Raising Good Kids

Things last week were focused on my kids.  Things finally feel like we are getting back to whatever normal is.  With both kids in school, and having very different interests, sometimes it’s hard to keep both going at once.  Sometimes I feel like I have plates spinning on poles, and I’m just trying to keep them spinning so they don’t fall off and break.  This week, we had lots of teachable moments, when it comes to learning about the future and about responsibility.

When I work with families, I try to stress raising kids with a respect for authority and an appreciation for what they have.  My kids are good kids, but I’m surprised by how often I have to say no to requests.  Parents have so much to teach their children about life and surviving as an adult without overspending and living beyond their means.  That seems to happen so often these days, so one of the biggest things I work on is earning, not just getting.

Finding a balance between teaching and spoiling has been hard for me, and many other parents.  Although I would like to say yes, when my kids ask for things, many times I have to say no.  Having kids earning things, like school activities and wants at the store, through working around the house teaches that things don’t come for free.  Even young kids can put toys away after playing and the earlier that you tart the easier it becomes.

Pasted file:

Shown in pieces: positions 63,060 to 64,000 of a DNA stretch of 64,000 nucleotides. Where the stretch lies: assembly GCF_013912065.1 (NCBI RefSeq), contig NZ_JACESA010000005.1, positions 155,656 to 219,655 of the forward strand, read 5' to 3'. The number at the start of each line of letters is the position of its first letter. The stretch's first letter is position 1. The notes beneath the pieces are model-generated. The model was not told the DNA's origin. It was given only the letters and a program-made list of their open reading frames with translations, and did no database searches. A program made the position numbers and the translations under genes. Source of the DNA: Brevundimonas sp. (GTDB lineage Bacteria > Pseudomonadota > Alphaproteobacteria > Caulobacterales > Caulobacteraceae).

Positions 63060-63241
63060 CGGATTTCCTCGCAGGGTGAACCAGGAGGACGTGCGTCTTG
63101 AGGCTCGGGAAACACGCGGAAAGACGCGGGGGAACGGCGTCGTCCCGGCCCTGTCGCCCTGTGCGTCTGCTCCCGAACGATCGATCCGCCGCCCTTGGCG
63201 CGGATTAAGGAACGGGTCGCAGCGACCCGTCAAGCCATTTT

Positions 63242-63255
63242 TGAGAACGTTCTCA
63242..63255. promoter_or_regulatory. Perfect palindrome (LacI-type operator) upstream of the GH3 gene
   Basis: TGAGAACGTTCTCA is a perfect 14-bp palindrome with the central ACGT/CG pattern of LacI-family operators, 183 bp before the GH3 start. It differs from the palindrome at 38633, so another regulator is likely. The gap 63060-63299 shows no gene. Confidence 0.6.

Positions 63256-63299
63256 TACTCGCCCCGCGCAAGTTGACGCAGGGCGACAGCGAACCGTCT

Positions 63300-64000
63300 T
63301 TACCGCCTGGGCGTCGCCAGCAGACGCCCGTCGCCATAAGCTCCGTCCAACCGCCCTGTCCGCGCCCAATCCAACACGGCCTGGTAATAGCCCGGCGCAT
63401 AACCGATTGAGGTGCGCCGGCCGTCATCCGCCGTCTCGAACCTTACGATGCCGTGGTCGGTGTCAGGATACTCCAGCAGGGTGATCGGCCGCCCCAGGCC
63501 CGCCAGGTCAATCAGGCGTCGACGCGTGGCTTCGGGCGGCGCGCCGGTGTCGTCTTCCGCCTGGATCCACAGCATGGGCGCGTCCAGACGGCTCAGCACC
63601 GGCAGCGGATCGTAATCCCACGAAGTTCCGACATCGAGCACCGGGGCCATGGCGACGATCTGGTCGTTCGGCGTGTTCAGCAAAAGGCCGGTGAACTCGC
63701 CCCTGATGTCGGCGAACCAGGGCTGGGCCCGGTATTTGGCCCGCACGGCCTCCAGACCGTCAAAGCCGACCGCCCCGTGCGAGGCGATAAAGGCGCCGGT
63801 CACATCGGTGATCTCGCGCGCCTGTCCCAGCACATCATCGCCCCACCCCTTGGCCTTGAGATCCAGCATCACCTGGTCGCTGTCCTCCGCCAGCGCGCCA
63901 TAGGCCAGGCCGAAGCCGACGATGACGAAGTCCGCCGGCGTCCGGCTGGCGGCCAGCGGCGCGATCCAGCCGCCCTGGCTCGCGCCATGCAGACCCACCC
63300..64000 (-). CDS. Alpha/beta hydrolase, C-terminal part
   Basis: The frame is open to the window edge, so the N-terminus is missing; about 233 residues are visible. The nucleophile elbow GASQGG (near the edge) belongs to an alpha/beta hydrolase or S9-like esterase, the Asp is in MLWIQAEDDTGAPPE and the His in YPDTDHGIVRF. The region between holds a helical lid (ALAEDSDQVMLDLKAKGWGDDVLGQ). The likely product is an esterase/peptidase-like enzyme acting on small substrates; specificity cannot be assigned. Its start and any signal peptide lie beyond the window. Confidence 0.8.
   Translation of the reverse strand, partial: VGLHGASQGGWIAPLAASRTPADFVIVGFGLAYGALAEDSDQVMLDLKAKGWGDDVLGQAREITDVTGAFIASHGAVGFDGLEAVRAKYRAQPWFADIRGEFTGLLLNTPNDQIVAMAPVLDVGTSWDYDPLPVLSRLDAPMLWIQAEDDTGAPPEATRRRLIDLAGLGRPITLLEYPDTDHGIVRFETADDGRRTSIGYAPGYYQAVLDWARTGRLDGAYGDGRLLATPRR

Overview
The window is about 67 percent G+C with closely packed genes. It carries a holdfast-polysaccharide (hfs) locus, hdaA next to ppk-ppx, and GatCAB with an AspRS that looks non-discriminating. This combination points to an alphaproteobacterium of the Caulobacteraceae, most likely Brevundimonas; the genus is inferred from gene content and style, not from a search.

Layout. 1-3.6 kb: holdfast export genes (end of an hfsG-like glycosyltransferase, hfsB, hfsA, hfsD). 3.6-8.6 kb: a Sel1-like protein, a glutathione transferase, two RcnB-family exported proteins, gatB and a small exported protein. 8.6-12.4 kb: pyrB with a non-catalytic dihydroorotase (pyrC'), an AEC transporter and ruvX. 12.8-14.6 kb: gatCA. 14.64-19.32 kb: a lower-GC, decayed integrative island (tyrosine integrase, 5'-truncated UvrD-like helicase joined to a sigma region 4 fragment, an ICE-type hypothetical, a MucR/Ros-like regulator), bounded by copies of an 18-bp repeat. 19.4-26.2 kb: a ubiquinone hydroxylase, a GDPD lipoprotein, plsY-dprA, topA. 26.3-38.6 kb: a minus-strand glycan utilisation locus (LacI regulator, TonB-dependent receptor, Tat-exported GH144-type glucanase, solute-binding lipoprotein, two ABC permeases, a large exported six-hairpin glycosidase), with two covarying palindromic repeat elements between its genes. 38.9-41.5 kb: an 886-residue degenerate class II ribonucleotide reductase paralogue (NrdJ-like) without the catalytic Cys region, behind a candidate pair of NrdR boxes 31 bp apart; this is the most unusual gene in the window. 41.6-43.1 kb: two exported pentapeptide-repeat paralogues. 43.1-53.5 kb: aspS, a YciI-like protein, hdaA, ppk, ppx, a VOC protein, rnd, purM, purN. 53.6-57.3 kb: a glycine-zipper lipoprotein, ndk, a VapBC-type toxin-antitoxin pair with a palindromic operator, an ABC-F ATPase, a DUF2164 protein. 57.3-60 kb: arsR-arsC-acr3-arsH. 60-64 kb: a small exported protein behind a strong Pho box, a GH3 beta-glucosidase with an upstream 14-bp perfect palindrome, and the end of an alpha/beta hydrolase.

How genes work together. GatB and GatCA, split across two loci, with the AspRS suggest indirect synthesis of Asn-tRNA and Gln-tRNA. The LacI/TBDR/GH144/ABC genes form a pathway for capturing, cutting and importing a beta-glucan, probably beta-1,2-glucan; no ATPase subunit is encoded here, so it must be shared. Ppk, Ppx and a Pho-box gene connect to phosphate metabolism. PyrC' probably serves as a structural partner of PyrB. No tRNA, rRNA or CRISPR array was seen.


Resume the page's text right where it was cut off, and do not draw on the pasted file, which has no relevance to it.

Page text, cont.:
This week has been about helping kids make it through school, but behind the scenes, it’s been one of those weeks that include lots of requests.  Most families are working on a budget and just like most, we have a budget that we need to stick to.  Planning for vacations, incidentals and so many other things makes having to say no to going out to eat and junk at the store a regular response.

One of my biggest fears is not giving my kids a healthy respect for money.  I always talk about what would happen if I get hit by a bus.  I worry about whether my kids will be able to manage without me.  If I do too many things for them, and give them too much, they won’t be able to understand how the world works and they could end up not being able to hold a job and living on the street.  So many times I meet people and work with people in treatment that have very few survival skills.  I don’t ever want my kids to be like that.

These days, the younger generation would like to sit on the couch, play video games, and eat pizza.  Instead of motivating kids to get a job and be responsible, somehow it’s okay just to be in the house.  It’s my job, and your job, to make sure that our kids know what they need to do.  Working with your kids, and preparing them to be successful, if hard work.  It makes kids uncomfortable, and they will push back, but we as parents have to stay strong and push back.  My goal is for my kids to move out and be successful at whatever career they choose.  It is not my goal that my kids will still be living with me when they are 30, because I feed them, do their laundry, and pay for their food.

Remember that people won’t make things easier for your kids, like you might.  They won’t let them get away with things, and make it okay if they don’t follow the rules.  It’s not going to be okay if they are late, and it’s not going to be okay if they don’t do what they are told.  It’s not okay if they are disrespectful and it’s not ok to say some things on social media.  Whether at school or at work, kids need to understand life and follow rules to survive. 

Being a parent is hard, and some weeks are better than others.  This week wasn’t bad, just busy, but in a good way.  Being able to teach my kids about life is a privilege, but it’s a tiring, thankless job.   It’s important though, if they are going to be happy in the future.  If they figure out life, and how to be happy, it makes me happy in the process. That makes it all worth it.